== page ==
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With only two days before the 2012 presidential election, the two candidates — President Barack Obama, a Democrat, and former Massachusetts Governor Mitt Romney, a Republican — are battling for every vote in what most polls indicate is an extremely close race. The economy is the top issue for many Americans. Here's where the candidates stand on major economic issues:


Obama wants to hold income-tax rates for most Americans at current levels, but next year he would let Bush-era tax cuts for individuals making more than $200,000 and couples making more than $250,000 expire. The top tax rate would rise to its pre-Bush level of 39.6 percent from 35 percent. He would also allow the capital gains tax rate to rise to 20 percent from 15 percent and dividends to be taxed at higher earned income-tax levels.


Romney would keep all the Bush-era tax cuts, including the 15 percent rate for investment income from capital gains and dividends. Romney would then cut all rates a further 20 percent. The highest income-tax rate would fall to 28 percent from 35 percent.

Corporate income tax

Obama would reduce the corporate income tax rate from 35 percent to 28 percent, while closing specific tax loopholes.

Romney wants to lower the corporate income tax rate to 25 percent but has been unclear about what loopholes he might close.

Health care

Obama would keep the Patient Protection and Affordable Care Act, otherwise known as "ObamaCare." The plan strives for universal health care coverage by requiring most people to buy insurance, expanding Medicaid for the poor, and subsidizing insurance coverage. The plan includes new taxes on investment income, medical devices, and in other areas.

Romney has vowed to repeal the Patient Protection and Affordable Care Act, even though he negotiated and signed a similar law in Massachusetts as governor. He says such reforms shouldn't be forced upon states. Romney has also called for future reforms of Medicare, introducing a new "premium support system" that would give seniors a set amount of money to buy insurance.



Obama, sensitive to concerns of organized labor and other Democratic interest groups, has moved cautiously on trade issues. But he still helped pass free trade pacts with South Korea, Panama, and Colombia, with modifications designed to relieve concerns of unions. Obama has supported retaliatory trade actions against China on wind and solar manufacturing issues.

Romney and the Republican Party generally support expansion of free trade, but Romney has vowed to declare China a "currency manipulator" on his first day in office, which could start a process toward eventual trade sanctions.


Obama favors expansion of drilling for oil and natural gas in some parts of the country and coastal waters, to help make the nation more energy independent. Obama also has backed tougher auto efficiency standards and programs to promote renewable energy sources, such as wind and solar, as a part of efforts to reduce pollutants associated with global climate change.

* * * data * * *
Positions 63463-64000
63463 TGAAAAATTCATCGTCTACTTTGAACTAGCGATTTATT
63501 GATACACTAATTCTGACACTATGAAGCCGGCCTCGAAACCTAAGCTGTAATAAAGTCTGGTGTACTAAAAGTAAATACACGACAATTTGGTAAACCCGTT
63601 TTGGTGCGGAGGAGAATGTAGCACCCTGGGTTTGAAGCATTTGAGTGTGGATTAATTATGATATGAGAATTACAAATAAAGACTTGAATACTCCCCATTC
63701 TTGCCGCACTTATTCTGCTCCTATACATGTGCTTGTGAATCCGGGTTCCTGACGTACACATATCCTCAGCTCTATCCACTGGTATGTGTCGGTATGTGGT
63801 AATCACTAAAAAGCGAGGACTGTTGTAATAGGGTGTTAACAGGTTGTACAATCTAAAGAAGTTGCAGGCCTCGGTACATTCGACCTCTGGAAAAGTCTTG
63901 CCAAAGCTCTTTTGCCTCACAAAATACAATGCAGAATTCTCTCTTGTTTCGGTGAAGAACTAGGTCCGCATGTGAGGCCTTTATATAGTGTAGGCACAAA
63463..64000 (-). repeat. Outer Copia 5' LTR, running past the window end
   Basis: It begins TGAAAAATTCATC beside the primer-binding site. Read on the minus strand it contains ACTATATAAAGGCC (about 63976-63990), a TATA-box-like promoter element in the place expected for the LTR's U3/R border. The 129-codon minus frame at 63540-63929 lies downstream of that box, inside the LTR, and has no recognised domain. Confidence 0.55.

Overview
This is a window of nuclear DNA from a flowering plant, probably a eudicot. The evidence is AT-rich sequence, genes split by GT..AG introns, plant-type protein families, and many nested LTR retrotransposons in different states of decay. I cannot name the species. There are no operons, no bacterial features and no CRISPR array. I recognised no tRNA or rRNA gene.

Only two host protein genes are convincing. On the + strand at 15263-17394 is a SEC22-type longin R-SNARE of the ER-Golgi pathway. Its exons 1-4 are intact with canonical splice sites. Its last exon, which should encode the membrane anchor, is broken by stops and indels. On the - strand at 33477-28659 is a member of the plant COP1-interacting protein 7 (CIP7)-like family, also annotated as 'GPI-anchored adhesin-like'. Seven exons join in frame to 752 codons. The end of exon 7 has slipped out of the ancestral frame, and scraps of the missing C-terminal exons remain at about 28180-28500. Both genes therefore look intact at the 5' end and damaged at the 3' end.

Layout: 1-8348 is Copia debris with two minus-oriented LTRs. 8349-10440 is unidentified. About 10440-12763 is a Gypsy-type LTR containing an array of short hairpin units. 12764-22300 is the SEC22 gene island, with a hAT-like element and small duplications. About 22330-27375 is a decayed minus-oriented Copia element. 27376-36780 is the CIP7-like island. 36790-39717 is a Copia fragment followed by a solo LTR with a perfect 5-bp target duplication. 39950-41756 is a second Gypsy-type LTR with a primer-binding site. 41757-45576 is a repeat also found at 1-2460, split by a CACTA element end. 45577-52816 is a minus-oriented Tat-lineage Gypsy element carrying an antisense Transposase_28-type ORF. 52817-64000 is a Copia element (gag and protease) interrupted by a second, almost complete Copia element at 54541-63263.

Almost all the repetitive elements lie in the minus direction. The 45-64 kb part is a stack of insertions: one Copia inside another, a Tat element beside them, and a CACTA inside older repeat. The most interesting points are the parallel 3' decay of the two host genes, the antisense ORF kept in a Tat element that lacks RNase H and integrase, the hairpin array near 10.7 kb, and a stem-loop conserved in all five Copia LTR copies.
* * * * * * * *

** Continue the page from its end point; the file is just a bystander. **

Romney wants to allow more domestic oil and natural gas drilling. He also wants to eliminate regulations "killing the coal industry" and to move immediately on construction of the Keystone XL pipeline from Canada through the United States, a project the Obama administration has delayed.

Small-business issues

Labor: Obama has supported the Employee Free Choice Act, also known as "card check," that would make it easier to form unions without holding formal elections. Obama has also criticized "right to work" policies that make it easier for individual workers to opt out of unions and union dues.


Romney opposes "card check" and favors "right to work" laws in states. He has vowed to protect workers and businesses from what he calls "strong-arm labor union tactics" and reverse executive-branch orders that "tilt the playing field toward organized labor."

Regulation: Obama has pushed for new limits on greenhouse gas emissions and "cap and trade" rules designed to cut carbon pollution, policies opposed by many businesses. Obama has said the greatest government burden on small businesses is taxes, which he says he has and will continue to cut.

Romney has called for a "cap" on the amount of costs regulatory agencies may impose on individuals and businesses through new rules and regulations. He has vowed to roll back some regulations on greenhouse gases and on small businesses.

Deficit and Balanced Budget Amendment: Obama opposes a "balanced budget amendment," but has said he will commit to reducing the nation's deficits through a balanced approach of spending cuts and higher taxes on more affluent Americans. He favors reduced defense spending in future years.

Romney favors a constitutional amendment requiring a balanced budget and supports reducing the nation's deficit primarily by slowing down domestic spending, while maintaining defense spending at no less than 4 percent of the gross domestic product, a goal that would likely increase defense spending in future years.


Sources: Obama and Romney campaign literature; Brookings Institute; American Enterprise Institute; Citizens for Tax Justice; National Federation of Independent Business; and published reports.